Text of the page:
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Ryan Hunter-Reay, centre, poses with the trophy in victory lane after winning the IZOD IndyCar Grand Prix of Baltimore on Sunday, Sept. 2, 2012. At left is runner up Ryan Briscoe, of Australia, and at right is Simon Pagenaud, of France, third place finisher. (Nick Wass/AP)
Ryan Hunter-Reay, centre, poses with the trophy in victory lane after winning the IZOD IndyCar Grand Prix of Baltimore on Sunday, Sept. 2, 2012. At left is runner up Ryan Briscoe, of Australia, and at right is Simon Pagenaud, of France, third place finisher. (Nick Wass/AP)

Motorsports

Restarting the debate: Was Ryan Hunter-Reay's jump-start wrong? Add to ...

IndyCar race director Beaux Barfield seems to need a lesson in physics, specifically Sir Isaac Newton’s laws of motion.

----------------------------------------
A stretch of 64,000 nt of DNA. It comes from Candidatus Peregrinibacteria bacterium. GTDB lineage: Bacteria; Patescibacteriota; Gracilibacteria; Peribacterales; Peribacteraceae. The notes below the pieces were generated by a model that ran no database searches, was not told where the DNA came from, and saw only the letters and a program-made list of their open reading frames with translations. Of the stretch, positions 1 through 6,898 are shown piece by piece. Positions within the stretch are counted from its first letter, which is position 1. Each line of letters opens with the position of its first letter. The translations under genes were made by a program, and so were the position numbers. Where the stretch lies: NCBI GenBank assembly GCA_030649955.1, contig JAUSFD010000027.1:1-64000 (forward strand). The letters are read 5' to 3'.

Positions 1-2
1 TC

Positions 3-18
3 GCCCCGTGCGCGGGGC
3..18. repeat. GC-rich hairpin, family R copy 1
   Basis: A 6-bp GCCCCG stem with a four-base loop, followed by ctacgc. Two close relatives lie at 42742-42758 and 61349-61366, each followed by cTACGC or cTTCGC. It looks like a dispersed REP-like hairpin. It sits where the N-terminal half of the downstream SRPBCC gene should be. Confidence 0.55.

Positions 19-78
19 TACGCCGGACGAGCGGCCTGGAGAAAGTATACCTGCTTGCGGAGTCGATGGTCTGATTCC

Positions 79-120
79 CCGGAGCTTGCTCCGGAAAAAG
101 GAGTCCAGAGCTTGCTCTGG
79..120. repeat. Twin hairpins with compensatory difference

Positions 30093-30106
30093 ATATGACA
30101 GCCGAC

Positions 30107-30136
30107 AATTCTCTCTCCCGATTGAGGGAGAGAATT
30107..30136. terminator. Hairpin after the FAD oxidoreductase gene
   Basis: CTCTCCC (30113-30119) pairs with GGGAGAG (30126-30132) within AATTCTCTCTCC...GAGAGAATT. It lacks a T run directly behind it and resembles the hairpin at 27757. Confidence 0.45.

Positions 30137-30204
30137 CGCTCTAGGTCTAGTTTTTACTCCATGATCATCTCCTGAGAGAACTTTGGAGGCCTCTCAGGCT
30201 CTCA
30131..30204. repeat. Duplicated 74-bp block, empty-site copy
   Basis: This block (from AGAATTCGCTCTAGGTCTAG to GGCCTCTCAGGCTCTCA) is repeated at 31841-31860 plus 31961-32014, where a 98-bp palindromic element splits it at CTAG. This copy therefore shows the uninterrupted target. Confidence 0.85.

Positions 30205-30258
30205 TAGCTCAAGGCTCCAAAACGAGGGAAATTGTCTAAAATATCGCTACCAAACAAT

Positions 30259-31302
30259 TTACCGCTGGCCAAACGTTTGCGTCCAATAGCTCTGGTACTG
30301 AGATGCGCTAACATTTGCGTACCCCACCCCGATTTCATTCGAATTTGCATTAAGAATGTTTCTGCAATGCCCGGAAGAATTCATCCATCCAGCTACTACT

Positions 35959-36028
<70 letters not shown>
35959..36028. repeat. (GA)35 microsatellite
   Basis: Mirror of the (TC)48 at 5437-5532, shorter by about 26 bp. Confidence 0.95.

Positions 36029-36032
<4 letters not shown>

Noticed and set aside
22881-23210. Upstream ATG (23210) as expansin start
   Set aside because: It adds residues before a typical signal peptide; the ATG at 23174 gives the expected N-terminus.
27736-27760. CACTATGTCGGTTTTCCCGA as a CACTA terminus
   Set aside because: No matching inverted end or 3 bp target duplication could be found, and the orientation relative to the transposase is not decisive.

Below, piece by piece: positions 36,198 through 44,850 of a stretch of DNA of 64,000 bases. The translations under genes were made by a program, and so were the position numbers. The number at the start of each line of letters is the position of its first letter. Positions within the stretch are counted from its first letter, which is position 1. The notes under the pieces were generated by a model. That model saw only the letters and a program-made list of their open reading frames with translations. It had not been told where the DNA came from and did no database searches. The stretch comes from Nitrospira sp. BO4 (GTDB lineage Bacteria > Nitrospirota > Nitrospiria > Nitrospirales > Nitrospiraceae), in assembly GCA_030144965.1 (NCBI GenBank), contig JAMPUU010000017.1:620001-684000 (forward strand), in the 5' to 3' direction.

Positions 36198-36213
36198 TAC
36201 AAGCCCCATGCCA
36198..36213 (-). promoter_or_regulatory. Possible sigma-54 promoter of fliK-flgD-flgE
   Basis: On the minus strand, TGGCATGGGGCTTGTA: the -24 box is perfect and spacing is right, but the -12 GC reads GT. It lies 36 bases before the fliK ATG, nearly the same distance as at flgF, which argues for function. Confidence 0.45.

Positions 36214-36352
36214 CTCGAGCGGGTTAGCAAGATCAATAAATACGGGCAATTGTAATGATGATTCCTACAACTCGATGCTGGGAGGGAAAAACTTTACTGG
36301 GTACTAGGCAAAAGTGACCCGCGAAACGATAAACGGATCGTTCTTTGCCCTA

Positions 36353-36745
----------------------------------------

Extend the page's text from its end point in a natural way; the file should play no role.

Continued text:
The laws of motion are the ones that essentially say that a body at rest stays at rest, a body in motion stays in motion. It all has to do with something called inertia, which the 17th Century English physicist described as the innate force that makes an object want to stay at rest or keep moving.

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Barfield needs to understand inertia because it is the reason that Andretti Autosport driver Ryan Hunter-Reay should have been penalized for a jump-start late in Sunday’s Baltimore Grand Prix.

On a critical restart with five laps left, Hunter-Reay lagged a couple of car lengths directly behind leader Ryan Briscoe of the Penske Team, and then used the gap to get up a head of steam as the race was about to go back to green, pulling out to pass the Penske driver they approached the zone where the restart would occur.

Although the Andretti driver said he let off the gas for an instant just before the green flag waved and then hit the accelerator again, it certainly didn’t look like he slowed at all, blowing past Briscoe like the Penske car was standing still. It goes back to that inertia thing.